Castle Rock is a small town, where word gets around quickly. That’s why Scott Carey wants to confide only in his friend Doctor Bob Ellis about his strange condition: he’s losing weight, without getting thinner, and the scales register the same when he is in his clothes or out of them, however heavy they are.
Scott also has new neighbours, who have opened a ‘fine dining experience’ in town, although it’s an experience being shunned by the locals; Deidre McComb and her wife Missy Donaldson don’t exactly fit in with the community’s expectations. And now Scott seems trapped in a feud with the couple over their dogs dropping their business on his lawn. Missy may be friendly, but Deidre is cold as ice.
As the town prepares for its annual Thanksgiving 12k run, Scott starts to understand the prejudices his neighbours face and he tries to help. Unlikely alliances form and the mystery of Scott’s affliction brings out the best in people who have indulged the worst in themselves and others.
Elevation by Stephen King is a touching, captivating novella about how one man’s mysterious medical condition results in a small town growing closer together and overcoming prejudices.
There are a couple of different strands to the story. Firstly, we have Scott Carey and his strange affliction. When he steps onto the scales every day, it shows him that he’s rapidly losing weight. But, he doesn’t look any different. He looks 240 pounds and he continues to do so, but the scales tell a very different story. Scott’s ailment prompts him to become more aware of the world around him, and he starts to notice just how horrible some his neighbours are.
There is a lesbian couple — Deirdre and Missy — who are new to town and they have opened up a new vegetarian Mexican restaurant, Holy Frijole. But no one is dining there and it’s mostly because Deirdre and Missy are openly married and a lot of the residents in Castle Rock are homophobic.
Scott makes attempts to connect with Deirdre and Missy and change the townsfolk’s attitude towards them and their restaurant. Scott wants to fix the prejudices against them.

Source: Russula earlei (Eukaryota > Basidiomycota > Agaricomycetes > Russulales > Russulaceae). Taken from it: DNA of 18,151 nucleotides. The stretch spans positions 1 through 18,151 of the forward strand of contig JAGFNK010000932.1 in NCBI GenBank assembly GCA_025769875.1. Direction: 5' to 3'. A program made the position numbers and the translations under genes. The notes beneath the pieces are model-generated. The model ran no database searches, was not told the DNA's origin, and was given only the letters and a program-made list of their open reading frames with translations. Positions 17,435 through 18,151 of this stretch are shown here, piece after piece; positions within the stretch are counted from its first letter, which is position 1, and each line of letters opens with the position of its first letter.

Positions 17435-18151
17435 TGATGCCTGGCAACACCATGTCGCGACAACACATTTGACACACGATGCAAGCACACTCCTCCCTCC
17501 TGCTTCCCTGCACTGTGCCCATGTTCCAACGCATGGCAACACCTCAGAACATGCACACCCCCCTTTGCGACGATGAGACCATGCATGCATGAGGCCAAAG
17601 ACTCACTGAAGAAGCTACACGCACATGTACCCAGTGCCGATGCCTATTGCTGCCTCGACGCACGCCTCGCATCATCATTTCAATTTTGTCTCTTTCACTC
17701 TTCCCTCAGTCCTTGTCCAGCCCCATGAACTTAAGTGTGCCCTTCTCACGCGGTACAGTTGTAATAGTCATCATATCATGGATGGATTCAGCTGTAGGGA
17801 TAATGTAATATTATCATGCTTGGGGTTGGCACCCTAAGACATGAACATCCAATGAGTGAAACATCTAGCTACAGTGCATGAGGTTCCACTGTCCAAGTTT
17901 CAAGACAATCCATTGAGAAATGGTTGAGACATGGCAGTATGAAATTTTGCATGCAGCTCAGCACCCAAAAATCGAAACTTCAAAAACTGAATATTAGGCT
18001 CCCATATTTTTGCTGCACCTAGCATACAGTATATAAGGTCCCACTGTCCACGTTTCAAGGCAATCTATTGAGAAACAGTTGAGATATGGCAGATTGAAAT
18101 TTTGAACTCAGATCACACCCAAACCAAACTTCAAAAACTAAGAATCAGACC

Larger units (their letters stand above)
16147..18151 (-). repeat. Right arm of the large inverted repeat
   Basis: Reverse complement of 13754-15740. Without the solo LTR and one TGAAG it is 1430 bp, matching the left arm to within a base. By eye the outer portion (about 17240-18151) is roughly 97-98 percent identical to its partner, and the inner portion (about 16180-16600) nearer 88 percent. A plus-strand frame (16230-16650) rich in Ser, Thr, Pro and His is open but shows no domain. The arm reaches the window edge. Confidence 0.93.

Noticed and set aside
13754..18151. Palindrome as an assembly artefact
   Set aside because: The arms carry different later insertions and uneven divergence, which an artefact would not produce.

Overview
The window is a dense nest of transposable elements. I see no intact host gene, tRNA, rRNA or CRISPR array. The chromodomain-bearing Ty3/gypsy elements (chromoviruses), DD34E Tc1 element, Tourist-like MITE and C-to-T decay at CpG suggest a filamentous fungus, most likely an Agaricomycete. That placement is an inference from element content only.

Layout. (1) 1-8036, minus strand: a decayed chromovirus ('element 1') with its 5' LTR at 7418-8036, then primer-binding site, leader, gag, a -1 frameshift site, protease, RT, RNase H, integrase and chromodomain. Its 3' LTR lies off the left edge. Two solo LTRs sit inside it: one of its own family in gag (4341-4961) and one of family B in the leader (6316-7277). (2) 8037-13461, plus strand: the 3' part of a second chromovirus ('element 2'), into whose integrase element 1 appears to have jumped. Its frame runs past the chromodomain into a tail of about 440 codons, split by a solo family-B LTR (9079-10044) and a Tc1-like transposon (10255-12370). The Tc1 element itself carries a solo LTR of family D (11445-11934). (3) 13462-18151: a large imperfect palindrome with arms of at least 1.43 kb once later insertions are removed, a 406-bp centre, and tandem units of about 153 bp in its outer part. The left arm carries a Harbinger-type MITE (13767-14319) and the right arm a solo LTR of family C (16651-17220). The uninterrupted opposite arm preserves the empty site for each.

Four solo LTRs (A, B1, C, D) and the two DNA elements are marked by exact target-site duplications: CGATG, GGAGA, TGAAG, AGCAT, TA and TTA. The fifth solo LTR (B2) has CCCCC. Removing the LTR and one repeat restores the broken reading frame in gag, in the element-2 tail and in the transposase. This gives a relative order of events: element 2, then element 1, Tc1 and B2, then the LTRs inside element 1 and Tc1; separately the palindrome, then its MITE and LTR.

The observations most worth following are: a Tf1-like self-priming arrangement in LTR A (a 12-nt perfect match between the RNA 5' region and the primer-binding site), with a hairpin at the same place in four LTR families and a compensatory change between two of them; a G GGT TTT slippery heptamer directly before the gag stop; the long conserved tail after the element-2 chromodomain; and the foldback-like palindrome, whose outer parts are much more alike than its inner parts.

“Mike’s smile went away. ‘Nothing to be proud of. She’s a lesbian. That would probably be okay if she kept it to herself — no one cares what goes on behind closed doors — but she has to introduce that one who cooks at Frijole as her wife. Lot of people around here see that as a big old screw you.”
Stephen King is a master storyteller, and in only 132 pages he’s captured so many amazing characters and a heartfelt story. I thought this novella was brilliant. There were a few things unanswered but I still felt that the book was complete. I was left wanting more.
I was intrigued by Scott’s story arc and how he grew over the course of the book. At first, he seemed like the kind of man who kept to himself and didn’t want to cause drama. But then, when he overhears some of his friends talking disrespectfully about Deirdre and Missy, he stands up to them and addresses how inappropriate their behaviour is.
“In the centre of the sheet was a photo of Deirdre McComb. There were other runners, most of them behind her. A big number 19 was pinned to the waistband of her tiny blue shorts. Above them was a tee-shirt with NEW YORK CITY MARATHON 2011 on the front. On her face was an expression Scott would not have associated with her: blissful happiness.”
The story is propelled forward by Scott’s weight decrease. Over time, he’s getting lighter and lighter and he doesn’t know what’s going to happen to him when he gets down to zero. This kind of supernatural, fantastical element to the story is Stephen King’s trademark — the unexplainable.
This novella is quite different to Stephen King’s usual writing, and so I think it has a really broad appeal. It’s also perfect for people who don’t have the time to commit to Stephen’s usual novels that are hundreds and hundreds of pages.
This is a tender and charming tale that I highly recommend to all ages.
Thank you to the publisher for mailing me a review copy in exchange for an honest review.
Hachette Book Publishers